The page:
• 16. Land DegradationSource, ACT
  • 17. Source: IFPRI, 2004
  • 18. Low investments into agricultureSource: Rugube, 2011
  • 19. 5.0 Botswana 4.5 Lesotho MalawiMaize Yield (tonnes per hectare) 4.0 Mozambique South Africa 3.5 Zambia 3.0 Zimbabwe 2.5 2.0 1.5 1.0 0.5 0.0 Source, FAO STAT
  • 20. Poor Crop
  • 21. SOME POSSIBLE WAYS TO ADDRESS THE CONSTRAINTS Development and promotion of suitable technologies Empower women – address gender disparities and mainstream issues such as HIV/AIDS Promote policies that are more favourable to smallholder farmers including subsidies as appropriate Improved credit access or financing of rural farming interventions Improved access to quality inputs Capacity building including information generation, networks and communication Support to establishment of sustainable market linkages Infrastrucre development including local level storage facilities and handling and processing zones Reduce postharvest losses – improve onfarm storage etc Diversify production and support COMMERCIALIZATION OF SMALLHOLDER FARMING Increase productivity Climate mitigation through e.g. small scale irrigation Building up the asset base for the poor – e.g livetsock Social protection measures Addressing soil and land degradation problems (erosion, siltation, salinity, deforestation etc) – intergrating agroforesty Smallscale agroprocessing initiatives – value addition Increased public and private sector invetsments into agricultural research and development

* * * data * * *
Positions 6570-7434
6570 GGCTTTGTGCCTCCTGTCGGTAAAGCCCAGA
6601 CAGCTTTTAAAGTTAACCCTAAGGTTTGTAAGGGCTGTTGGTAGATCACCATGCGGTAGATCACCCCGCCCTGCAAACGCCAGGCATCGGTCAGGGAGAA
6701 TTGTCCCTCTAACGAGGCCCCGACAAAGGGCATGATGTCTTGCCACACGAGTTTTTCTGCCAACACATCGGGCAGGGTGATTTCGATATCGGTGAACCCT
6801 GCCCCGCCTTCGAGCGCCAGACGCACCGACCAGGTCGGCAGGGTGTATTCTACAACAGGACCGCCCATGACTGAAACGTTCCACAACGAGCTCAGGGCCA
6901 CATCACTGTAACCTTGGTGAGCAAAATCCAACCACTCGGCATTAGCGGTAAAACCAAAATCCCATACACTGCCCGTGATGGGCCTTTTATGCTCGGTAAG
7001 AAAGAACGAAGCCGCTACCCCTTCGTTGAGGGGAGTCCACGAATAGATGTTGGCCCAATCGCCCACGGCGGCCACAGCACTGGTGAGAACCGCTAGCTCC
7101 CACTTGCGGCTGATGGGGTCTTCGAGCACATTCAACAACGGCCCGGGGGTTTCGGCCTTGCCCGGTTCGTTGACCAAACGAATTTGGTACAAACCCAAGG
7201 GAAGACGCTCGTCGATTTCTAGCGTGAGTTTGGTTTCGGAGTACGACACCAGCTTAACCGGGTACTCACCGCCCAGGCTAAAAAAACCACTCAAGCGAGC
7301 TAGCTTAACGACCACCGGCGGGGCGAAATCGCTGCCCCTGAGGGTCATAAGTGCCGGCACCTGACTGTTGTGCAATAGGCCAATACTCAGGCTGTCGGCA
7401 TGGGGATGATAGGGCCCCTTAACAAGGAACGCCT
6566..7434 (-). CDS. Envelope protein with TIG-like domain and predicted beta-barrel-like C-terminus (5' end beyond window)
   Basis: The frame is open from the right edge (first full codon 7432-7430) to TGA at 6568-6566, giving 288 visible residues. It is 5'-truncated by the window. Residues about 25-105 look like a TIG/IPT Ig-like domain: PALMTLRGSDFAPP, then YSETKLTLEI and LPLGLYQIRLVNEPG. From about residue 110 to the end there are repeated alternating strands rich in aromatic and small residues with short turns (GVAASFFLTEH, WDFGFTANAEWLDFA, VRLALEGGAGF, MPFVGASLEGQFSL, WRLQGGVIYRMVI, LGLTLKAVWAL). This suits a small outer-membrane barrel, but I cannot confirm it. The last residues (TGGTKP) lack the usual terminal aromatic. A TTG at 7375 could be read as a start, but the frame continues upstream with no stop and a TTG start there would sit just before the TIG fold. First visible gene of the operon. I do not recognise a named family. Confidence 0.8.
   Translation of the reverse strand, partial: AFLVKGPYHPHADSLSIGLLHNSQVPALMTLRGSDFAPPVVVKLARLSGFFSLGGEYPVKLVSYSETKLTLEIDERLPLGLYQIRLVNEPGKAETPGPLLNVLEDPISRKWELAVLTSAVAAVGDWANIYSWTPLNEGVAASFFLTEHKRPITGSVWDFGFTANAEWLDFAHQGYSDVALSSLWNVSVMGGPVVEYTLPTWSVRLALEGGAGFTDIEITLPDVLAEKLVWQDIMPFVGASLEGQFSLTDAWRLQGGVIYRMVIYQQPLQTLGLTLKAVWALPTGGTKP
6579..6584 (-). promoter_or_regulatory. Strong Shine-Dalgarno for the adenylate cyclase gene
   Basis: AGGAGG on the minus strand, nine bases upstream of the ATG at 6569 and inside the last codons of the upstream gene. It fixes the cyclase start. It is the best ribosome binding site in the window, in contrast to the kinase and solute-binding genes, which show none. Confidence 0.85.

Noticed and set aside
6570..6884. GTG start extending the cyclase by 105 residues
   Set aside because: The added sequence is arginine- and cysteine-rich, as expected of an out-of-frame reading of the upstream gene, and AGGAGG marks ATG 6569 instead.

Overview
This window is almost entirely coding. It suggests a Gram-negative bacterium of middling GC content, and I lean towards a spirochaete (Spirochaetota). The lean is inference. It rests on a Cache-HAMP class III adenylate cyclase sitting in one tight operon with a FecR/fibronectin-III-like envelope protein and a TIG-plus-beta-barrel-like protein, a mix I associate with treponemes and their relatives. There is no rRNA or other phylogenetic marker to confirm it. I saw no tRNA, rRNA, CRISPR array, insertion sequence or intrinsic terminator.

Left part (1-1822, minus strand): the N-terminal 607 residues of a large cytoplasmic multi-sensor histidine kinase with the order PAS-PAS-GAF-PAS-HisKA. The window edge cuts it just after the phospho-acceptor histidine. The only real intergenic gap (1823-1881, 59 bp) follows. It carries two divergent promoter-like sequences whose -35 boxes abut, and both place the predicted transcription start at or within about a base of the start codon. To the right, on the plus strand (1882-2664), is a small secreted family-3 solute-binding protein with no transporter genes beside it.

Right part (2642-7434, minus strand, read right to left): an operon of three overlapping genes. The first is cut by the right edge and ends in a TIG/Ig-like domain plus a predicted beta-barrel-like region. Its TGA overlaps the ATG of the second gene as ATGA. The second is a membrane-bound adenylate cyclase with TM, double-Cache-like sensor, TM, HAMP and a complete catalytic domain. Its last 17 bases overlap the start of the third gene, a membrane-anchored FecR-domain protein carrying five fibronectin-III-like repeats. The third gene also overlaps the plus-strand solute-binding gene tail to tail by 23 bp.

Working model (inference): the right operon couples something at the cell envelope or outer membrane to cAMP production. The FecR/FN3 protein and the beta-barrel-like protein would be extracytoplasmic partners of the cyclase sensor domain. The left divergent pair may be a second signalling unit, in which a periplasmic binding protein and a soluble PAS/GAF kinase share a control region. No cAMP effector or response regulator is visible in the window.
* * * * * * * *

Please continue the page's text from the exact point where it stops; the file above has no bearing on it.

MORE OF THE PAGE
• 22. Selected imports by Malawi - 2009 160000 140000Quantity (tonnes) 120000 100000 Major sources 80000 60000 40000 20000 0 90000 80000 Total Value (000 US $) 70000 60000 50000 $81 million of wheat imported in 40000 2010, a 23% rise from 2009 30000 20000 10000 0
  • 23. Source: FAO STAT, 2012
  • 24. SUPPORTING VULNERABLE FARMERS TOINCREASE PRODUCTIVITY IN SOUTHERN AFRICARecovery from emergencies/disasters, riskreduction and mitigation• Access to inputs and market linkages (e.g. Contract farming)• Improved production techniques• Mitigation to disastsers - diversification, conservation farming techniques, local seed production, small scale irrigation, gardening• Small livestock projects including pass on-schemes• Control of pests and diseases• Improved postharvest handling